Hennessey: better than me
January 14, 2013, 10:52 pm
Filed under: Uncategorized

By the way, lest anyone accuse me of cherry-picking low-hanging fruit when it comes to my complaints about commentary on ‘default’ and proving myself right all the time (which DOES get tiresome!), let me point you toward this piece by Keith Hennessey which is both reasonable and disagrees with me and all things considered is probably rooted in better ideas and (definitely) in more knowledge than my half-baked off-the-cuff ones.

In his parlance, what I’ve been complaining about are commentators who fail to distinguish between a default and a ‘technical default’. The solution I’ve been pushing, Split The Difference, is (mostly) a method of ‘passive prioritization’, which Hennessey calls a bad, irresponsible and strategically-misguided idea (and I’m not sure he’s wrong).

On the strategic point though,

Even if you disagree with me, and you think we need to take extreme measures to force President Obama to agree to spending cuts, and you’re willing to damage the U.S. government’s contracting credibility by starving it of cash by denying it the ability to borrow more, …

… what makes you think the President and his team are going to do so in a way that you like or that creates leverage for Congressional Republicans? Remember, he has the flexibility to decide which payments get delayed.

I guess part of where I’m coming from is that I don’t give a rat’s ass about ‘leverage for Congressional Republicans’ as such. *shrug*

Anyway, read the whole thing. I still like #SplitTheDiff though and it’s still the only least-squares, entropy-maximizing solution. You can’t take that away from me.

UPDATE: Also see this good round-up of some basic definitions of all these terms that everyone else would be using too if they were using all these terms correctly.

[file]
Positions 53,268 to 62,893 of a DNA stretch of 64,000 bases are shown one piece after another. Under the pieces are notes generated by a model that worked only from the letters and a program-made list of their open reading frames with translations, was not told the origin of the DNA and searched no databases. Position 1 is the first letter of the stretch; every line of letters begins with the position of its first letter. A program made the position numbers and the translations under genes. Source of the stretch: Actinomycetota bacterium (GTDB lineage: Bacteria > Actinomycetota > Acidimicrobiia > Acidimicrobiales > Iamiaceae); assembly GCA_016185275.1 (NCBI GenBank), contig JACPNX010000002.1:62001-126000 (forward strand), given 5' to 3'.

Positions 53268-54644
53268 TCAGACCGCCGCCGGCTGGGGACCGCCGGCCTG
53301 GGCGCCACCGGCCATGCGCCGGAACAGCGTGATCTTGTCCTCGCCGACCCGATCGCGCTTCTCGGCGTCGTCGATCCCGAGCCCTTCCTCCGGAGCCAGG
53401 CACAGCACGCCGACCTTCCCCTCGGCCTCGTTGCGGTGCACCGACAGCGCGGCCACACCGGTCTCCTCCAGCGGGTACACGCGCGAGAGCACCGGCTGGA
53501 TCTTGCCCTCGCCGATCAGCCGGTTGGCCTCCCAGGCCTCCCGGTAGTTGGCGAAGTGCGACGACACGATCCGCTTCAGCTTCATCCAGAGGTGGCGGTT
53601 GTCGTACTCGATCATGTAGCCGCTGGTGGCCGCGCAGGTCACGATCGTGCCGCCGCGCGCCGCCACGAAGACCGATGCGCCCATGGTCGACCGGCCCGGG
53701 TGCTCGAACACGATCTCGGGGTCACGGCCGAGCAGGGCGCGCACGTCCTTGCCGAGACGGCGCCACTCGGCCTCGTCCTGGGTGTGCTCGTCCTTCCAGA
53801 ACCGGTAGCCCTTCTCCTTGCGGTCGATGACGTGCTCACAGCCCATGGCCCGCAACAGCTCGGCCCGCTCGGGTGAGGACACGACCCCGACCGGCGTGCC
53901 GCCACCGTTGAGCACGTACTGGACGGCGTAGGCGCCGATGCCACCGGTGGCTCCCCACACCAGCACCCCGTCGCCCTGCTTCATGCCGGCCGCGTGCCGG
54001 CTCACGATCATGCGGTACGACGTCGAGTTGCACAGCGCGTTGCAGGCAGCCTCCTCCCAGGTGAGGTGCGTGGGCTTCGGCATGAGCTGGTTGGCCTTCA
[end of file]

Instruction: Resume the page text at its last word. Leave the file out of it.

3 Comments so far
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I’m not sure why cutting spending in a way the republicans (I assume) don’t approve of would be bad. Aren’t we past the point where we’ll get the specific cuts that we want?

If I were the republicans in congress, I’d tell the president and congressional democrats to propose a budget that is balanced this year. Any way that they want to do it and then approve it. If 100% of defense spending was cut then that would be a good start towards balancing the budget. Only a half trillion to go.

Any cuts are good cuts, as far as I’m concerned.

Comment by Tim

I agree sorta. My read of his likely response is that:

1. going down that path just means delaying spending (not cutting), because everyone would ‘sue’ for (and get) payment

2. so you really need this threat to form the ‘leverage’ for a ‘deal’ for the real cuts you want. And so, that’s what he’s strategizing about. (And to be honest, that’s what ‘split the difference’ would be about too.)

So I don’t have a good response to any of that. In particular on #1, it seems correct (on contracts and such), *except* for something like Social Security. Theoretically I think no one could ‘sue’ to get backdated SS checks that weren’t paid due to a crunch. But: is that the outcome we want in order to get ‘any cuts’? All spending gets restored eventually anyway, except SS checks? Hmm. I’m not sure even *I’m* on board with that, and that’s saying something.

Comment by The Crimson Reach

While we both agree that SS is a mess we don’t want to end payments immediately. On the other hand nothing good is going to happen until changes are at least made to it.

I can’t see how we can continue with unbalanced budgets. And we could end all non SS, Medicare, Medicaid, unemployment funding and still have an unbalanced budget. I think that we are talking about which kind of eventual default that we are going to get, because default of some sort is what we are going to get.

Wend Murphy makes the case for repudiation, which sounds extreme but may be the best bad option.

I see why reducing entitlements is hard but somehow…

Comment by Tim

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